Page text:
Radiation therapy, also called radiotherapy, involves the controlled use of radiation to treat cancer either for cure, or to reduce pain and other symptoms caused by cancer. It can be used alone or in combination with chemotherapy and/or surgery to successfully treat many different types of cancer. A Radiation Oncologist is a physician who specializes in delivering radiation therapy.
Advanced technologies are used to deliver safe and effective doses of radiation to patients with cancer. The goal is to precisely deliver an adequate amount of radiation dose to treat cancer while protecting as much of the surrounding normal tissue as possible.
Radiation oncologists at COHA have access to advanced technologies and use sophisticated techniques when treating with radiation, including intensity-modulated radiation therapy (IMRT), image-guided radiation therapy (IGRT), stereotactic body radiation therapy (SBRT) or stereotactic ablative body radiation (SABR), stereotactic radiosurgery (SRS) and proton therapy. Patients will also have access to the latest national and institutional clinical trials through our partnership with the University of Maryland.
Your radiation oncologist will discuss treatment options tailored for you to provide comprehensive and compassionate care close to home.
Radiation therapy uses various types of radiation to treat cancer and other disorders safely and efficiently. Special equipment sends high-energy x-rays or particles to cancer cells during this treatment. This causes the genetic material within the cells to be damaged, preventing them from growing and spreading. When this happens, the cancer cells die and are naturally eliminated by the body. Normal cells can also be harmed by radiation, but they can repair themselves in ways that cancer cells cannot.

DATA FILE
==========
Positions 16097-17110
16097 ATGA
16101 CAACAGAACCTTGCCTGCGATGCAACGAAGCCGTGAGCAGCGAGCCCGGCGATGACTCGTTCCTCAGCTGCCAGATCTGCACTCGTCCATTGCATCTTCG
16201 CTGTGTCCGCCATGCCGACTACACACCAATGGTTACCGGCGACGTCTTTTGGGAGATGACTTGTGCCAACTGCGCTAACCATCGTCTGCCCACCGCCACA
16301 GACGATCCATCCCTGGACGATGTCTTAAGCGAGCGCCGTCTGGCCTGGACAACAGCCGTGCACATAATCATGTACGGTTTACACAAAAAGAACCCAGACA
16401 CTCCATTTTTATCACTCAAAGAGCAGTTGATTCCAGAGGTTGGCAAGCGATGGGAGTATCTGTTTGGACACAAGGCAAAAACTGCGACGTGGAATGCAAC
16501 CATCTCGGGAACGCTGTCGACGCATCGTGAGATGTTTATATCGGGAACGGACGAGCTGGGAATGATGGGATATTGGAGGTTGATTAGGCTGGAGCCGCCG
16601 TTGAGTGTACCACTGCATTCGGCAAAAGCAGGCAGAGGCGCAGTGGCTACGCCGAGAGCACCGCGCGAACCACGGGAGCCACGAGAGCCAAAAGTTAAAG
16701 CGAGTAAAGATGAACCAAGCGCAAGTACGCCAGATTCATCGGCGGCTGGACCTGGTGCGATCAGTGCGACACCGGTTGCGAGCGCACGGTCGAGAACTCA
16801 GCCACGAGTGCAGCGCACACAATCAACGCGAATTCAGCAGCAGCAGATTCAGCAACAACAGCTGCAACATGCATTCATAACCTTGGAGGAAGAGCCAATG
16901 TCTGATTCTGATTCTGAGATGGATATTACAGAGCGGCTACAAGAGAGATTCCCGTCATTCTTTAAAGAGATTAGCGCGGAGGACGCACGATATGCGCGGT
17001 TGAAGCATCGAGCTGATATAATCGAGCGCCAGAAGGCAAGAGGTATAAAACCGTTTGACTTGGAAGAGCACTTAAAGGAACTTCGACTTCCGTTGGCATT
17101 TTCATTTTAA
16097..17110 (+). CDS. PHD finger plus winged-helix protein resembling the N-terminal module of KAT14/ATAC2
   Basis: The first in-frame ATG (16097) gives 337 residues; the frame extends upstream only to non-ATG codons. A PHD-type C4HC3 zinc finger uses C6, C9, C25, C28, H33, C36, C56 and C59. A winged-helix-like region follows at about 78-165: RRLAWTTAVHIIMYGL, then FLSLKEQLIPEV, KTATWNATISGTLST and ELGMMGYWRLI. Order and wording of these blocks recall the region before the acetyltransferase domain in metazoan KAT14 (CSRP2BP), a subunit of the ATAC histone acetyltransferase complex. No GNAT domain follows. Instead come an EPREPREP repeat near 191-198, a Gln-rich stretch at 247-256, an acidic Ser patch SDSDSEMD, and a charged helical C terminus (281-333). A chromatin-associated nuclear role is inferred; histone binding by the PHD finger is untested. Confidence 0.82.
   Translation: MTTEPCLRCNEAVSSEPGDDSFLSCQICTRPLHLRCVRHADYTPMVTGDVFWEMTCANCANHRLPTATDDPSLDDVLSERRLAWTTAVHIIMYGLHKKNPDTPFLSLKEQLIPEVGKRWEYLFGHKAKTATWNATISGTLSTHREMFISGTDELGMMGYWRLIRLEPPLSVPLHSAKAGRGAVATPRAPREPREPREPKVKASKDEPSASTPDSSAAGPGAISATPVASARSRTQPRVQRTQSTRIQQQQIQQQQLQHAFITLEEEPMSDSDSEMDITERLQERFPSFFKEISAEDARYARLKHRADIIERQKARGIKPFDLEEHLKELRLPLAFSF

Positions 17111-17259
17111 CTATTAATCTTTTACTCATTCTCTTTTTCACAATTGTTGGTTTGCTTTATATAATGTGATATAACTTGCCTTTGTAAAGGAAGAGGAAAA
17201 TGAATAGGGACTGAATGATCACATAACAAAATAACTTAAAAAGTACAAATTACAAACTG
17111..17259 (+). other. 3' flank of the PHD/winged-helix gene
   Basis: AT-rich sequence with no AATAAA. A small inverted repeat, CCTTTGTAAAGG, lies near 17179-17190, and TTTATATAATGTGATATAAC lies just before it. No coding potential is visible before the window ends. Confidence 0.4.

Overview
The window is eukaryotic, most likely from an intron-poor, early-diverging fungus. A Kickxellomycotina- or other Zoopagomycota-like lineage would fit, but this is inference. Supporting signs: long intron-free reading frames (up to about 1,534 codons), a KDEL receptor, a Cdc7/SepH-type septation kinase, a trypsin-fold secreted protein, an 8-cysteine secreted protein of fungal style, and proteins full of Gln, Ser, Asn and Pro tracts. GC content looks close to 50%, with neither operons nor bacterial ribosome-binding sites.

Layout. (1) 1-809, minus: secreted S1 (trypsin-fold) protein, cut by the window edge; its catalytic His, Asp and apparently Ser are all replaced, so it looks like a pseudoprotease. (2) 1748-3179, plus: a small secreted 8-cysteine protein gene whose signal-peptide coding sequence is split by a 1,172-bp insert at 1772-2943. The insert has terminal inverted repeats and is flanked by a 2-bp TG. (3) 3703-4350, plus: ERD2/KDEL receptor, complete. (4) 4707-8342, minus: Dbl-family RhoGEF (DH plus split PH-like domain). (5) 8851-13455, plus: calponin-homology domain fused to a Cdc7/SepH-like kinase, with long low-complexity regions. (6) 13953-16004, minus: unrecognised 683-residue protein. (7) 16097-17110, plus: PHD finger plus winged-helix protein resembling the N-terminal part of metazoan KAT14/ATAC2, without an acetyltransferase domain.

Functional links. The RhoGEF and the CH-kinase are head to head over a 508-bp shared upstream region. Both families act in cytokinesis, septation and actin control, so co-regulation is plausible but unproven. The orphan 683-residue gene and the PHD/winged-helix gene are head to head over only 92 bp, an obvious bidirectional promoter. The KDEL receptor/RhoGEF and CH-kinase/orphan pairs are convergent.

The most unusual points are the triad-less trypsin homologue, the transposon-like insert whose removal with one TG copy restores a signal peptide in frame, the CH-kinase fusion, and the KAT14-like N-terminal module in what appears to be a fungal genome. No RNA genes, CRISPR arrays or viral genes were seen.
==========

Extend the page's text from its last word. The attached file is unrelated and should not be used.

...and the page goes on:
No, radiation therapy is painless, and you cannot see, smell, or feel the radiation during its administration.
Patients have been successfully treated with radiation treatment for more than 100 years. Many advances have been made in this field to ensure it’s safe and effective.
Your radiation oncology team will carefully craft your treatment plan to ensure that you receive safe and accurate therapy. Treatment will be carefully tailored to target the cancerous areas while avoiding healthy organs in the surrounding region. Your team members will double-check and re-check your treatment plan throughout your therapy.
You won’t become radioactive during external-beam radiation treatment. However, if you get brachytherapy, small radioactive sources will be placed within your body, either temporarily or permanently, in the tumor or the tissue around the tumor. Our team will go through any specific measures you or your family and friends should take.
After internal radiation sessions, you may need to avoid touching your friends and family until the implants are removed and limit your time spent with them closely. For systemic radiation therapy, your loved ones need to avoid your bodily fluids for a few days after the treatment.
While radiation treatment is intended to target cancer cells, it can also harm or destroy normal cells in surrounding organs and tissue. This may result in certain unfavorable side effects. Before your treatment begins, our radiation oncologist will explain any potential side effects to you. Side effects also depend on the type and location of the cancer being treated and if you’re also getting treatment for a different cancer form.
Each type of treatment is distinct, and the number of treatments required will vary depending on the patient and the ailment being treated. Some individuals have only one treatment, while others receive up to 45 sessions. At the beginning of your first appointment, the radiation therapist will review your treatment objectives and goals and the number of treatments scheduled.
Radiation therapy is one of the best cancer treatment options available. Some of its benefits include: